The conservation problem
Image: Corroboree frog via Parks Australia - Australian Alps collection/Flickr (CC BY-NC-ND 2.0)
New research led by the Threatened Species Recovery Hub has revealed which mammals are most vulnerable to cats and foxes, and many much-loved potoroos, bandicoots and bettongs, as well as native rodents, are at the top of the list.
In Biblical times, Noah made a plan to secure the Earth’s creatures during the almighty flood. He loaded seven pairs of the most valued land animals and birds, and one pair of everything else, onto his Ark. In Australia today, mammal conservationists also need to plan for floods – but not of water, rather of introduced predators. With a bit of systematic planning, havens could serve as modern-day arks for threatened species. Sarah Legge has a story to tell.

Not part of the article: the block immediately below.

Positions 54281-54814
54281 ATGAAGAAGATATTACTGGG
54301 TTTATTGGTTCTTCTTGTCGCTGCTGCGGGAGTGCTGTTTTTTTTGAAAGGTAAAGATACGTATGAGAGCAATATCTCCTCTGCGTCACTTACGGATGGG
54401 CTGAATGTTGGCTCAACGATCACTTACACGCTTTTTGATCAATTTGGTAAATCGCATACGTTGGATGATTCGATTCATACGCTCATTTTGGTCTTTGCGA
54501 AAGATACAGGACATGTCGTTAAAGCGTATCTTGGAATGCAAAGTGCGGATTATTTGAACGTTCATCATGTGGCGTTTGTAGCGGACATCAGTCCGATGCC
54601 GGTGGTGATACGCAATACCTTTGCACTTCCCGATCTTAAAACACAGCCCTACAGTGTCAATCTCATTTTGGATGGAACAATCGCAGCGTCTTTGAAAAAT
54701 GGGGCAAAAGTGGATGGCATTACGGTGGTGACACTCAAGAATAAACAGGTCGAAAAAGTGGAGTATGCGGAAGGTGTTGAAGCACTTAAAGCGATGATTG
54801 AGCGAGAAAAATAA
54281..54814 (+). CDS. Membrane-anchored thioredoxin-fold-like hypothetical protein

Dr John Kanowski manages the Australian Wildlife Conservancy's science program. We asked him about his life and he had a colourful tale to tell, which started in a big family in country Queensland, included jungle fever and deportation in Malaysian Borneo and a lot of hard work.
Dr Mike Smith joined the Australian Wildlife Conservancy (AWC) as a Regional Ecologist just as the organisation was kicking off a major conservation program to re-establish 10 regionally extinct mammal species in the south west of WA, an exciting time to come on board. The area they were being released into is an exclosure site set up by the AWC at Mt Gibson. Here he shares a few of the trials and tribulations of working with threatened species – and the exhilaration of seeing some of Australia’s most imperilled animals bounce back.